from The American Heritage® Dictionary of the English Language, 4th Edition
- n. Lack of propriety or good taste; impropriety.
- n. An instance of indecorous behavior or action.
from Wiktionary, Creative Commons Attribution/Share-Alike License
- n. Indecorous behavior, or the state of being indecorous
from the GNU version of the Collaborative International Dictionary of English
- n. Lack of decorum; impropriety of behavior; that in behavior or manners which violates the established rules of civility, custom, or etiquette; indecorousness.
- n. An indecorous or unbecoming action.
from The Century Dictionary and Cyclopedia
- n. Lack of decorum; impropriety of behavior; violation of the accepted rules of conduct.
- n. An indecorous or unbecoming act; a breach of decorum.
- n. Synonyms Indecorum, Indelicacy, Indecency. An indecorum violates a rule or rules of civility or order: as, it is an indecorum to interrupt a speaker in debate; an indelicacy and an indecency are a low and a high degree of violation of the rules of modesty: as, there would be a manifest indelicacy, not to say indecency, in his putting himself forward for a public office; indelicacies or indecencies in speech or action. Indecency is used rather freely for anything shameful in conduct.
from WordNet 3.0 Copyright 2006 by Princeton University. All rights reserved.
- n. a lack of decorum
- n. an act of undue intimacy
This is that indecorum, which is explained so much at large by Cicero in his Offices.
A scandal is a serious indecorum which is used generally in reference to the clergy.
The necessity of it to my defence against a more heinous charge could alone have extorted from me so painful an indecorum.
Caravaggio painted in Rome most of his life although his work was largely rejected at the time on the grounds of "indecorum," according to many biographers.
General David Petraeus, in a rare public show of indecorum, last week suggested that corruption has been a part of Afghan culture since the country came into existence, which is a sentiment that is not only, from a historical and anthropological perspective, wholly ignorant, but one that exposes intentions on the General's part that seem both dubious as well as misplaced.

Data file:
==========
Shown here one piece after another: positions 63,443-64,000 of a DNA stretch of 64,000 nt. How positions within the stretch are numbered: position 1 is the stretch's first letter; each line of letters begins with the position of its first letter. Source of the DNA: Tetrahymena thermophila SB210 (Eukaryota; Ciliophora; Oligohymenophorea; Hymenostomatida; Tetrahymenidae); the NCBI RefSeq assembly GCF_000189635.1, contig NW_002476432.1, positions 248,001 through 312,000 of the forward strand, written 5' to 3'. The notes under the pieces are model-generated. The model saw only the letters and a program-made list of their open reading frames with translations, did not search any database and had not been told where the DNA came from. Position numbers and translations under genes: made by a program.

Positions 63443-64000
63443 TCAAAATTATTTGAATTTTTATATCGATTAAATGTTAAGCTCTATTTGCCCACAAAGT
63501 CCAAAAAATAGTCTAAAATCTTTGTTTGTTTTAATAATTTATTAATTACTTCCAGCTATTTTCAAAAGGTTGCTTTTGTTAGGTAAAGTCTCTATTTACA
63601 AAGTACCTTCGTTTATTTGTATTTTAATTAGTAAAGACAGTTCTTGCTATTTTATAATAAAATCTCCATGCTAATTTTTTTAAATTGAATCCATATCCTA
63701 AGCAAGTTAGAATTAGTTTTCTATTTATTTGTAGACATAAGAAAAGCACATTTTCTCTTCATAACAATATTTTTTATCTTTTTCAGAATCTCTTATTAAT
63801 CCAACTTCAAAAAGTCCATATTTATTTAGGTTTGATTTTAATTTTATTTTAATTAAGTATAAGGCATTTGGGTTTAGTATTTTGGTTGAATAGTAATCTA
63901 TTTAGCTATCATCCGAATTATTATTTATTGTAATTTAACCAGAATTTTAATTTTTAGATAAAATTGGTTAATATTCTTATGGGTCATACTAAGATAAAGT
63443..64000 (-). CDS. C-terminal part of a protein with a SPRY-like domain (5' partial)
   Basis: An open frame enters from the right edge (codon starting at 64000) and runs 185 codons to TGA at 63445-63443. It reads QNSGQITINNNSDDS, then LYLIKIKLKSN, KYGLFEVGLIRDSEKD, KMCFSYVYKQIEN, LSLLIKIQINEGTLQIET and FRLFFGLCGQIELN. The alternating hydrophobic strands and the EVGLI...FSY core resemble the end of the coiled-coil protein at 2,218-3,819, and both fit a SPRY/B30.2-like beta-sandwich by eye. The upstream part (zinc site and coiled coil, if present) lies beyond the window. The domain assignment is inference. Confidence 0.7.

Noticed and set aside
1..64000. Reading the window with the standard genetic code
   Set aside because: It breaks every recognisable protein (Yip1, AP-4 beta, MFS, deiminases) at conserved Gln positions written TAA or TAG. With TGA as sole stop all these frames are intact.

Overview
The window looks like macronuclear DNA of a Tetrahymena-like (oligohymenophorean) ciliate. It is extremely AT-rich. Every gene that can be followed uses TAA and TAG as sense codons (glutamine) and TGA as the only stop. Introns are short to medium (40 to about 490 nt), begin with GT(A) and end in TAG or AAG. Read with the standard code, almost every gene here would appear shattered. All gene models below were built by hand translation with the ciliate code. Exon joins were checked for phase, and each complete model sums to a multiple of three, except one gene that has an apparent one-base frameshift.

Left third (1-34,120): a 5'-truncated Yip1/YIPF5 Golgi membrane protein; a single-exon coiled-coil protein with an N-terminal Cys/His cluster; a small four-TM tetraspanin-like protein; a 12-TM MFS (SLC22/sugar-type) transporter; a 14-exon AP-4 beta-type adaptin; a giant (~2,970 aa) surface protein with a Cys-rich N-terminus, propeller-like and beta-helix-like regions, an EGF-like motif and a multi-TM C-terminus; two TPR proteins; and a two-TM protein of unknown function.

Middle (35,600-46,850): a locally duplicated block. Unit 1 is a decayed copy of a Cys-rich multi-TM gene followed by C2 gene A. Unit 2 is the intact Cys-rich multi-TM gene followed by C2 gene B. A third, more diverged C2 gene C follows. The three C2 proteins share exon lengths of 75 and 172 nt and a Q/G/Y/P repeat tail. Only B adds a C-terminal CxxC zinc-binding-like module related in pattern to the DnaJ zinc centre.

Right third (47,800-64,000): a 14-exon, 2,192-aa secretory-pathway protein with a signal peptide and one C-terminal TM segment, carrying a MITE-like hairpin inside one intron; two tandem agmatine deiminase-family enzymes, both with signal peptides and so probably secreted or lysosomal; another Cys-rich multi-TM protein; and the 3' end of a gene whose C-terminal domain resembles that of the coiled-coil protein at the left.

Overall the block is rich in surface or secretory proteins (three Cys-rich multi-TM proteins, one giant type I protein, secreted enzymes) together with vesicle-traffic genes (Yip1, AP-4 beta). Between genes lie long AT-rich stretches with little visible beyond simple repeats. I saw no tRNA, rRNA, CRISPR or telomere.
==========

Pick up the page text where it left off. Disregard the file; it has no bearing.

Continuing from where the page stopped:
When he returned to his place, there were still marks of discomposure on his brow; but, becoming apparently collected and calm, he looked around him, and apologized for the indecorum of which he had been guilty, which he ascribed to sudden and severe indisposition.
I hope, make due allowance, there is, I may say, an indecorum in a prince who comes to claim the allegiance of the Church of England, arriving on such an errand with such a companion — SI NON CASTE, CAUTE
Before such witnesses to relate the reasons of her leaving the Harmless was impossible; and from such a party to send for Mrs Delvile, would, by her stately guardian, be deemed an indecorum unpardonable.
He succeeded, however, by the adroit manner in which he apologized for the acts of indecorum committed by their attendant, and the skill with which he hinted the hope of his being brought to a better sense of principles and behaviour, by the neighbourhood of holy relics, consecrated buildings, and, above all, of men dedicated to religion.
The Countess Isabelle read the letter, in which her aunt seemed determined to make the best of a bad bargain, and to console herself for the haste and indecorum of her nuptials, by the happiness of being wedded to one of the bravest men of the age, who had just acquired a princedom by his valour.